Sunday, July 8: Questions of Jesus
The Jewish historian Josephus tells the story of a first-century shepherd who rose up to become king of the Jews. There was nothing remarkable about this shepherd. He wasn’t wealthy. He wasn’t educated. He wasn’t powerful. The shepherd was humble and unassuming, but he had passion for God and passion for his people, the Jews. This shepherd gathered his brothers and their followers and he said, “It’s not right for the Romans to rule over us. It’s not right for the Herods to rule over us.”
So, they started a revolution. They fought against Rome. They fought against the Herods. They won many victories and it seemed, for a little while, that Israel might gain its independence.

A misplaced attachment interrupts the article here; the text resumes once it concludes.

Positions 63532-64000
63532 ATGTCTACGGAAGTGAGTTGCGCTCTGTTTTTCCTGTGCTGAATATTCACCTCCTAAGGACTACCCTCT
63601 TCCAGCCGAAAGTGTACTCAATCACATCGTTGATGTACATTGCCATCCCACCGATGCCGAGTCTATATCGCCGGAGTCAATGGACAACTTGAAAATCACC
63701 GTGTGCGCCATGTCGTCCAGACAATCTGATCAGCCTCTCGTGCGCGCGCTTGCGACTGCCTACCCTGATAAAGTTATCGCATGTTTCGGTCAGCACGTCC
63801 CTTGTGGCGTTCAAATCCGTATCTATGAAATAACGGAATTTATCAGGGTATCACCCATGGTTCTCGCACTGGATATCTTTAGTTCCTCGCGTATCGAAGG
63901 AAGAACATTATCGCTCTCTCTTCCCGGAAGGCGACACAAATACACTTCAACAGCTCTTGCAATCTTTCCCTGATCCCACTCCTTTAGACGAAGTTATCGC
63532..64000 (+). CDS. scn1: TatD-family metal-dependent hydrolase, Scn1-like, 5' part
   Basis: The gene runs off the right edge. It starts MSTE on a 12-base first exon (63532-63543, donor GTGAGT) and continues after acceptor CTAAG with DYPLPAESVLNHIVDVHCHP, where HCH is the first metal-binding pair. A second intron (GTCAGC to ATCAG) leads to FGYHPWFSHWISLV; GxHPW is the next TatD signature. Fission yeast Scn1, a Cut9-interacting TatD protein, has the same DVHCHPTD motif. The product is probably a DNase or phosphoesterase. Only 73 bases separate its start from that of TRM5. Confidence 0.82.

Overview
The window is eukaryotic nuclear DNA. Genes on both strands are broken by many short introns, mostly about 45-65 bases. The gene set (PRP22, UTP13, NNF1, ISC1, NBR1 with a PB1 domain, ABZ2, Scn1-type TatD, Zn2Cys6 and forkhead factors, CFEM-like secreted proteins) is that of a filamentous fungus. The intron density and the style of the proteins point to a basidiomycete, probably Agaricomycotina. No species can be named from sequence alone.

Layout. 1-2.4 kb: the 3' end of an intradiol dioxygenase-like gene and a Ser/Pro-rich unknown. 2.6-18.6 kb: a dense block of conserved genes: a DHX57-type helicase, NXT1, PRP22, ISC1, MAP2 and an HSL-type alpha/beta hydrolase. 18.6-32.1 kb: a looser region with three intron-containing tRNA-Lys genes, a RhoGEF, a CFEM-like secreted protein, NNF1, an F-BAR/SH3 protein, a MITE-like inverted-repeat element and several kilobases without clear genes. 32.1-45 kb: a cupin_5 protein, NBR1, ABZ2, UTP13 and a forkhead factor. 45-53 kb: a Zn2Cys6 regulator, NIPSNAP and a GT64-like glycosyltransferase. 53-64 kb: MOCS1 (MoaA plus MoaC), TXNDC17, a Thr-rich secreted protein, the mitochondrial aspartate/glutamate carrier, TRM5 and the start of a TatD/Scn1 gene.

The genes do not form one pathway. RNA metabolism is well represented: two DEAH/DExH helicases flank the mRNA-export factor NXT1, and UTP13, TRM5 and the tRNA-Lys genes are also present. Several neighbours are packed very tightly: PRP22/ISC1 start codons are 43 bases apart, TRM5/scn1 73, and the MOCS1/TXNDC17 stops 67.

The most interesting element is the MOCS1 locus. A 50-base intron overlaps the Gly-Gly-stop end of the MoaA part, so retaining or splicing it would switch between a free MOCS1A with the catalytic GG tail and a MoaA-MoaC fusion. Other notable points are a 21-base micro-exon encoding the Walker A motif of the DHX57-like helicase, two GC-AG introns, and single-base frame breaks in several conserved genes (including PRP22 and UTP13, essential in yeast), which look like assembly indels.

But unfortunately, the movement was short-lived. The shepherd’s armies lost a battle to Rome. Then they lost another one. Then they lost to Archelaus, the son of Herod, and surrendered. The shepherd’s name was Athronges, and you have probably never heard of him until now.
Josephus tells of at least five other messianic movements that happened just like that between 5 BC and 70 AD. All “messiahs” claimed to be the king of the Jews. All fought against Rome. All were defeated and never heard from again.
And then there was Jesus. His movement was different, for sure, but he was called the king of the Jews, he did gather a following, and he was executed by the Romans for sedition.
And yet, his movement survived. Why?
Join us this week as we look at John 11 and find out! See you on Sunday!